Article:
One third of WoWW programs, including Lone Star Ballet, have the means to visit distant schools. Its traveling program implements educational messages into its dance routines, such as geometric designs, storytelling and history.

“We talk about geometry because what we do is very special. I try to incorporate a lot of things depending on what they’re learning, what grade they are in and the history of it,” Vicki explains. “It’s a lot of fun and kids really do enjoy it.”

Class 4 Winds & Renewables’ station will allow students to make pinwheels in order to visually explain the functions of the wind turbines that dot the Panhandle, says AJ Swope, executive director.

“They need to understand them because… they are so important to the region,” he says. “They may work with wind and renewable energy some day.”

Joining WoWW at the beginning of the 2011 school year, Class 4 Winds & Renewables has visited several classrooms throughout the year, and employee Sadie Newsome says students always seem interested in what she and AJ have to say.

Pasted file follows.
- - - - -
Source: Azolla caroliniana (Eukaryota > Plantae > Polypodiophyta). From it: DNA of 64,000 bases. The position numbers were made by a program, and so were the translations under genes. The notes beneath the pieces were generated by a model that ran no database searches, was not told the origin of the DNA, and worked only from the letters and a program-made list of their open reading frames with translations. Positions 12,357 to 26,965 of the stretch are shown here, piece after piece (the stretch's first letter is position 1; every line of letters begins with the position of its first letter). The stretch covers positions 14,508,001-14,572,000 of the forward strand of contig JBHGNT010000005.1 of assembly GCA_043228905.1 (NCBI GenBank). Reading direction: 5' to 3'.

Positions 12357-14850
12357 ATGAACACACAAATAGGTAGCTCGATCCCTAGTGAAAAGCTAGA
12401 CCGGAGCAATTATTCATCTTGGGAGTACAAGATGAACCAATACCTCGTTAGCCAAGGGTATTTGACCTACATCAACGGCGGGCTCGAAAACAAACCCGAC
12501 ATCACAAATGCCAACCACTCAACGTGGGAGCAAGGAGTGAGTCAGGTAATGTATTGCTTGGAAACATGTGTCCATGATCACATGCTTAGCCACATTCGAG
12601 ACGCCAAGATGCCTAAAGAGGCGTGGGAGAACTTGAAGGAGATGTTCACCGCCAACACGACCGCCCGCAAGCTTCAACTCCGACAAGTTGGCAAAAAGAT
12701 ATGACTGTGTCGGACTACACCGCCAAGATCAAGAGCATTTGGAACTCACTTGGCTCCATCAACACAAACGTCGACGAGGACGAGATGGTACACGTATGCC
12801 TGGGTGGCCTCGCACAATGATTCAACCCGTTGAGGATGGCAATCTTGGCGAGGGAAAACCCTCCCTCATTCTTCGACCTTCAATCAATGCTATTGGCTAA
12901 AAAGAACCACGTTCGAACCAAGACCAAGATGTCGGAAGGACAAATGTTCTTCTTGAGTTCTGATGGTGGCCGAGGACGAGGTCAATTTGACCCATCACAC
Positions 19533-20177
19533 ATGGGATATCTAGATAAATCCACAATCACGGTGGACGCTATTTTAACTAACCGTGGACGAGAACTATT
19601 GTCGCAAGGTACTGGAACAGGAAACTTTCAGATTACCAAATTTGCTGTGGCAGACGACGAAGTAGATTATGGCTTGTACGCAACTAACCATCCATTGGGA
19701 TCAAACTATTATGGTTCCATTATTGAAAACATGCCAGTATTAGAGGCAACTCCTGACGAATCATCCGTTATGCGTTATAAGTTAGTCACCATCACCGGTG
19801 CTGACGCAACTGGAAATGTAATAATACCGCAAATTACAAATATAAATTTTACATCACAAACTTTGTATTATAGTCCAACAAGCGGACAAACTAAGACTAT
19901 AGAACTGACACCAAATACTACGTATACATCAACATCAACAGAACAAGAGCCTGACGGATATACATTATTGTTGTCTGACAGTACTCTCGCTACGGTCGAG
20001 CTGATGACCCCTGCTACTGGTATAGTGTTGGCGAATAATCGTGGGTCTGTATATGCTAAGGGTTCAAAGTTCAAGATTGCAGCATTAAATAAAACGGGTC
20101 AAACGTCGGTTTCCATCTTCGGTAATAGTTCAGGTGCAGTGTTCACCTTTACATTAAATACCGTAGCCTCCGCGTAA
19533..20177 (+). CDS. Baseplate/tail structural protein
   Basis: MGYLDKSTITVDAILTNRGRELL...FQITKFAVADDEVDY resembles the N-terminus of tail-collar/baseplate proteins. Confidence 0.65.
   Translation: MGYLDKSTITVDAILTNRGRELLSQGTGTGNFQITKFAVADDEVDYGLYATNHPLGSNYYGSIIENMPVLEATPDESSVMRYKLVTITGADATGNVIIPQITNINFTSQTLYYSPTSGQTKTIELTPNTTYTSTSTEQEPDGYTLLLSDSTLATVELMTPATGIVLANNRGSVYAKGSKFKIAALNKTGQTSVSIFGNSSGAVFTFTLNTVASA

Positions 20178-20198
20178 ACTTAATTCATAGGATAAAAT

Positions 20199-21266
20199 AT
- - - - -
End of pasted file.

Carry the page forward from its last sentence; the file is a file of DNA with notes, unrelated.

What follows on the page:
“They’re really engaged and they always ask questions,” she says. “I’m eager to hear what students from the rural areas have to say about wind because they see the turbines every day unlike the students who live inside the city limits of Amarillo.”

The Amarillo Zoo will present small, touchable animals, such as snakes and lizards, for students to interact with, as well as displaying invertebrate creatures. Coming into its second full year with WoWW, the Amarillo Zoo fully supports and appreciates the organization’s educational endeavors.

“WoWW is a great program,” says Mike Boley, visitor services coordinator. “The ability for them to give information that helps teachers learn about field trip opportunities, program opportunities outside the classroom, makes it a one-stop shop and clearing house.”

The zoo’s Zoo School provides on-site and off-site programs for WoWW students. The ZOOmobile, which travels all over the Panhandle, allows rural students to connect with educational offerings that are not easily at their disposal.